**Comments**The central question is however what is the confidence level for this statement. The bunching they have looked at in each GRB is a 3Ïƒ effect, i.e. it would appear coincidentally only in one out of 370 cases that they generated per Monte Carlo trials: "Statistically significant bunchiness was declared when the detected counts... occurred in less than one in 370 equivalent Monte Carlo trials." Yet they are extracting their strong bound from one dataset (GRB) of a (not randomly chosen) subsample of all recorded data. But the probability to expect such a short bunch just by pure coincidence in one out of 20 cases is higher than the probability to find it coincidentally in just one. Don't misunderstand me, it might very well be that the short-timed bunch in GRB 090510A has a probability of less than one in 370 to appear just coincidentally in the data we have so far, I just don't see how that follows from the analysis that is in the paper.

To see my problem, consider that (and I am not saying this has anything to do with reality) the GRB had a completely uniform emission in some time window and then suddenly stops. The only two parameters are the time window and the total number of photons detected. In the low energy range, we detect a lot of photons and the probability that the variation we see happened just by chance even though the emission was uniform is basically zero. In the high energy range we detect sometimes a handful, sometimes 20 or so photons. If you assume a uniform emission, the photons we measure will simply by coincidence sometimes come in a bunch if you measure enough GRBs, dispersion or not. That is, the significance of one bunch in one GRB depends on the total size of the sample, which is not the same significance that the authors have referred to. (You might want to correlate the spectrum at high energies with the better statistic at low energies, but that is not what has been done in this study.)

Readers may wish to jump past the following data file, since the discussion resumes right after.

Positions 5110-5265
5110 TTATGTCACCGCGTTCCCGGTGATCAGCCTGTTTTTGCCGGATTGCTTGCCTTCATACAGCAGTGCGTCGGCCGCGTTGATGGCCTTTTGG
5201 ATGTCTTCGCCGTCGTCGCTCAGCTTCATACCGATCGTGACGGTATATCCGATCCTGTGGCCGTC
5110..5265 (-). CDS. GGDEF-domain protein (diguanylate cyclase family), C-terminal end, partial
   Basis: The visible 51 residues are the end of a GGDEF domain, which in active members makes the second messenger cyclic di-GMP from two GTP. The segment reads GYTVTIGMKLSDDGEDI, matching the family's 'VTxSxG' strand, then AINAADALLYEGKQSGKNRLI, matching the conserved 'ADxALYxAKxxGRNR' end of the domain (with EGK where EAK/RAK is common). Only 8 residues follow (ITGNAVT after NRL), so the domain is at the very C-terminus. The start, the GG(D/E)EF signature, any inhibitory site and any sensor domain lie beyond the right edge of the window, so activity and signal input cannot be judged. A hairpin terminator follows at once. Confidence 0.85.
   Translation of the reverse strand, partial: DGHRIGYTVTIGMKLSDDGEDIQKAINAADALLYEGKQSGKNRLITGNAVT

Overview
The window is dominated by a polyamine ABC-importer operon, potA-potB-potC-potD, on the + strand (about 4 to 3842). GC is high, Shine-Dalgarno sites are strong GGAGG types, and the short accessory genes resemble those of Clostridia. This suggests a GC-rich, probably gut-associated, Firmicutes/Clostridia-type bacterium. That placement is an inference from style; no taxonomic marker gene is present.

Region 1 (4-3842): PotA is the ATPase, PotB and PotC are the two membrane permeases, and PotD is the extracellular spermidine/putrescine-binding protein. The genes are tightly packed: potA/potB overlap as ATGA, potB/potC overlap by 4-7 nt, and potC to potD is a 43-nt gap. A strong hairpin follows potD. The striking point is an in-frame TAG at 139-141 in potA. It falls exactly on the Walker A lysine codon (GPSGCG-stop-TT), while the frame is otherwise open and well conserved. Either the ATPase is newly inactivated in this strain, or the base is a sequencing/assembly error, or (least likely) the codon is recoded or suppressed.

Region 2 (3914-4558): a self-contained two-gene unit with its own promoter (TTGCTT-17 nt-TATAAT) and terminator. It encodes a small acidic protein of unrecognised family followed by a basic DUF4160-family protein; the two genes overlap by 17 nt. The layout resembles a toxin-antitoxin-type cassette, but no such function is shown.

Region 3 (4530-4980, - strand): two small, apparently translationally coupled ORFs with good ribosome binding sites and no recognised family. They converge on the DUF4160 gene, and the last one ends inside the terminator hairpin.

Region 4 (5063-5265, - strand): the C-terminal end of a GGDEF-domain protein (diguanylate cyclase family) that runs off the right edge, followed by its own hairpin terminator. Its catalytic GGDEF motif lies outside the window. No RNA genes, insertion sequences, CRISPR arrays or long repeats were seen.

The significance that is referred to in the paper is how well their method extracts a bunch from the high energy spectrum. The significance I am asking for is a different one, namely what is the confidence by which a detected bunch does actually tell us something about the spectrum of the burst.

**Summary**The new paper suggests an interesting new method to extract information about the time variability of the GRB in the GeV range by estimating the probability that the observed bunched arrivals of photons might have occurred just by chance even though there is dispersion. That allows to bound a possible Planck scale effect very tightly. Since I have written some papers arguing from theoretical grounds that there should be no Planck scale effect in the GRB spectra, I would be pleased to see an observational confirmation of my argument. Unfortunately, the statistical relevance of this new claim is not entirely clear to me. The relevance that is referred to in the paper I am not sure how to translate into the relevance of the bound. Robert Nemiroff has shown infinite patience to explain the reasoning to me, but I still don't understand it. Let's see what the published version of the paper says.